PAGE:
Santa Cruz: Cerro Dragon & Eden Islet

Mar 28, 2018 - National Geographic Endeavour II


Early this morning the National Geographic Endeavour II arrived at the northern side of Santa Cruz Island for our morning visit at Cerro Dragon.

We landed on a natural lava “jetty” and then on the trail was a mix of sand, lava, boulders and volcanic ash, as we walked in land we found a family of white cheeked pintail ducks with five chicks that eagerly followed mama around the lagoon looking for food.

Along the trail, we could see many native and endemic plants, like the Palo Santo or sandalwood tree, the Galapagos cotton and the emblematic Opuntia cacti that happen to be the tallest of the archipelago.

Cerro Dragon is known for its population of land iguanas, and as we walked inland, we found 10 large and colorful males and three females, all of them were very close to the trail so we were able to take great pictures of them.

After the hike we went for a well-deserved snorkeling at Guy Fawkes, here we saw white tip sharks, parrot fish, colorful invertebrates like orange sponges and black coral along the wall of the islet.

In the afternoon, we had a kayaking session, the young explorers learned to drive a Zodiac and the rest of us went to explore the coast of Eden Islet. Among the many species that live along the coast are young sharks, great blue herons, blue-footed boobies, marine iguanas and we were lucky to find a bunch of newly hatched iguanas along the cliffs of Eden Islet.

With these unique images in mind, we are sure that tomorrow will be another exiting day in this unique world.

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About the Author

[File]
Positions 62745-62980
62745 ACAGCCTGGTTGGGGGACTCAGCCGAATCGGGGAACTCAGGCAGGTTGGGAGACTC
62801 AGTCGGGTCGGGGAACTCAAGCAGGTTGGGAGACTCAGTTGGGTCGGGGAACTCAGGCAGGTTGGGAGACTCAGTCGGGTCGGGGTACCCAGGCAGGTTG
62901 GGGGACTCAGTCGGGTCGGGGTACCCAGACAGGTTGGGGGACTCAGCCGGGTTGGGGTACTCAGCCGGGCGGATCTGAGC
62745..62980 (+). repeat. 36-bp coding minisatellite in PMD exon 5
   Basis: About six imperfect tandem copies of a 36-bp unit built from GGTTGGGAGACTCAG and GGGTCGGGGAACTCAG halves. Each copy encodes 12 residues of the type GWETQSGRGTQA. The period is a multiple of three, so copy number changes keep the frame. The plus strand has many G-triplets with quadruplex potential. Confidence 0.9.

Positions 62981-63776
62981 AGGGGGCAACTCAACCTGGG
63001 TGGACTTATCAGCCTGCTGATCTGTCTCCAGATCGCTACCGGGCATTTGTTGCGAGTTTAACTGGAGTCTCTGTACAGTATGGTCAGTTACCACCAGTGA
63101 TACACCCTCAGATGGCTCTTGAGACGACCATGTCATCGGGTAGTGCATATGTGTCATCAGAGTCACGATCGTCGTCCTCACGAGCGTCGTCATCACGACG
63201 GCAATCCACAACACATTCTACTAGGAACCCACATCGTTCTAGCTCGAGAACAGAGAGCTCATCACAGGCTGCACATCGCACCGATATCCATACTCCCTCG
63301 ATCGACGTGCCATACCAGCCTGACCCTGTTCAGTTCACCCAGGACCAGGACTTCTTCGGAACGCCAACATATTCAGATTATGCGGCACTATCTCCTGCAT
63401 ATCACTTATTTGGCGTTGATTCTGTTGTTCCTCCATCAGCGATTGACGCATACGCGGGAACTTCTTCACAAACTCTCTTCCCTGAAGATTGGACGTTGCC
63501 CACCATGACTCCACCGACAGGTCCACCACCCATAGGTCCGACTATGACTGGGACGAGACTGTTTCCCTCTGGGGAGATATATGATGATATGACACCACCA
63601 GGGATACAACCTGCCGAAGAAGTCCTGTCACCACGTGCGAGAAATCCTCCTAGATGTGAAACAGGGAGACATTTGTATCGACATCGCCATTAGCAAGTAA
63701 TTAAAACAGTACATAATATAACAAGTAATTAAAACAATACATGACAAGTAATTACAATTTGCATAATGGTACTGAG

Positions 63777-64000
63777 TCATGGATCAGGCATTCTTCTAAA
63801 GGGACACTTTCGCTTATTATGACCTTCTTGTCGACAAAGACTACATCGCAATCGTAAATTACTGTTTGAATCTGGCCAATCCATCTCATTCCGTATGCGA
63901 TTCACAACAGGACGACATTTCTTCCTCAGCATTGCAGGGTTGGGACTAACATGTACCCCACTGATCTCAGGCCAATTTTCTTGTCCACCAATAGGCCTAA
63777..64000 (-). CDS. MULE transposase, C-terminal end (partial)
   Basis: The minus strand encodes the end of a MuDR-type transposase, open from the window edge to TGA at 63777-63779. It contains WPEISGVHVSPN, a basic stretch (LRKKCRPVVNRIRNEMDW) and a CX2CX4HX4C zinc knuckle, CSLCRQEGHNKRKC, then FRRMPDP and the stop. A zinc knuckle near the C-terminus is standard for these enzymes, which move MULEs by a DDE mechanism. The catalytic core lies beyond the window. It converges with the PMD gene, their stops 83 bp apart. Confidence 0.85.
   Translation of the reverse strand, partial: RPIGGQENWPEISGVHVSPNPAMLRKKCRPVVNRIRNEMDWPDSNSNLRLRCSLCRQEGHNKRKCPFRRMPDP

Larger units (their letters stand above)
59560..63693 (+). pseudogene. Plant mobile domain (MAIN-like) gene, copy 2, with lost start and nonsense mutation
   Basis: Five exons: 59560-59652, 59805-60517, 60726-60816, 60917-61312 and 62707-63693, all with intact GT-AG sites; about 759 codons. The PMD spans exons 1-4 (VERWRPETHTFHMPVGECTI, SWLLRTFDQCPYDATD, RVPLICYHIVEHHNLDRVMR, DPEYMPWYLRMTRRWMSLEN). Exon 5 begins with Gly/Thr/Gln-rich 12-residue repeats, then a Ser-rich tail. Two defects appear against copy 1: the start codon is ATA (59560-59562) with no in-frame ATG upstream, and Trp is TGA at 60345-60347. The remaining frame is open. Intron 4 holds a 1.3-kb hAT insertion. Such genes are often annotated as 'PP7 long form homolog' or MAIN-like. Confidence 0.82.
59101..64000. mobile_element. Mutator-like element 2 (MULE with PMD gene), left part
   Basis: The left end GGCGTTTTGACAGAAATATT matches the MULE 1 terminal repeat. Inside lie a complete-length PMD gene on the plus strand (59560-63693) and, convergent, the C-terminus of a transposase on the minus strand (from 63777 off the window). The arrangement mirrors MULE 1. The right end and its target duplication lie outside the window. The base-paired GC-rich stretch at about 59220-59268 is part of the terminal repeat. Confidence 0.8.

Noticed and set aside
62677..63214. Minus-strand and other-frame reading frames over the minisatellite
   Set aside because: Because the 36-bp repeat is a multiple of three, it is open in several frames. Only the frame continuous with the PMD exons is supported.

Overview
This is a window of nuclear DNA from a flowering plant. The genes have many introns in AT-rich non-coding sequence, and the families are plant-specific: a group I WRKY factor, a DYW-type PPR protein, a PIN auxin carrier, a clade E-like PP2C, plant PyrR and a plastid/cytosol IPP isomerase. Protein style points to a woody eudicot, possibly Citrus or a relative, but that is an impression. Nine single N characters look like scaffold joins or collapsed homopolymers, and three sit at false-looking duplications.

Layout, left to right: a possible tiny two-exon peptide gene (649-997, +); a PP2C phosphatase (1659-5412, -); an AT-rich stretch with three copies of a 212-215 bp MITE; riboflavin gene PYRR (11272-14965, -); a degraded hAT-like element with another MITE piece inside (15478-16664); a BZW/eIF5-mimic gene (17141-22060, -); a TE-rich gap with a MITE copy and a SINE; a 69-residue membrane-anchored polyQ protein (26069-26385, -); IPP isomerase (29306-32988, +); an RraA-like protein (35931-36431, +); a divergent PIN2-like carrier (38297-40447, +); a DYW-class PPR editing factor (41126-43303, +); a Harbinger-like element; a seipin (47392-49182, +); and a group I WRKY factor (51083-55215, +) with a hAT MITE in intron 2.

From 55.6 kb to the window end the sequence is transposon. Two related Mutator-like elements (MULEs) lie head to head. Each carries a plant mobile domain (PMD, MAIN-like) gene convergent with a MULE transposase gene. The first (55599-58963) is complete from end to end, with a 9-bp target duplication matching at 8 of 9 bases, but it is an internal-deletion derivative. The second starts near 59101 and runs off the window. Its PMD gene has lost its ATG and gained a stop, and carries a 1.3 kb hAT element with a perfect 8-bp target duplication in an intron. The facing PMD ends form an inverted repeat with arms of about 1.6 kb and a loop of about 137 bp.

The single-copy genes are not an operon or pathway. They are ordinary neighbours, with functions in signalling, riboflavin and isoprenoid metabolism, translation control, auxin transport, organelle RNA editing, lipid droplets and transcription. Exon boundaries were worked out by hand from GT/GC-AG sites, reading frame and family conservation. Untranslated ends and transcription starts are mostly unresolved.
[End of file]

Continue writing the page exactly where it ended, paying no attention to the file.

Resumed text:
Magdalena Terneus

Naturalist

Magdalena Terneus has always been passionate about nature, and an animal lover ever since she can remember.   Magdalena studied Natural Science- Biology at Lock Haven University of Pennsylvania on a full scholarship, with the idea of working as a naturalist guide in the Galapagos Islands.  After graduating from Lock Haven, she went back to Ecuador and worked in the La Selva Lodge in the Ecuadorean rain forest.   After working in the rain forest, she took the Galapagos guide course, so she could work as a guide in the Galapagos Islands.

About the Photographer

Celso Montalvo

Naturalist/Certified Photo Instructor

Celso was born in Guayaquil, Ecuador. At the age of nine he arrived in the Galápagos for the first time and he was profoundly touched by nature, observation, and isolation.  When he saw the sharks, rays and turtles swimming in the bay, he was triggered by a sense of wonder that he did not feel before.  Celso believes education is key to preservation. After graduating from the Naval Academy at the age of 17 he moved to New York to continue his education.

About the Videographer

Ashley Karitis

Video Chronicler

Ashley was raised in the foothills of the Cascade Range in Central Oregon. After childhood careers in ski racing, equestrian sports, classical piano, and summer jobs on a dude ranch, she emerged as a unique hybrid of adventuress, hobby farmer, and storyteller. 

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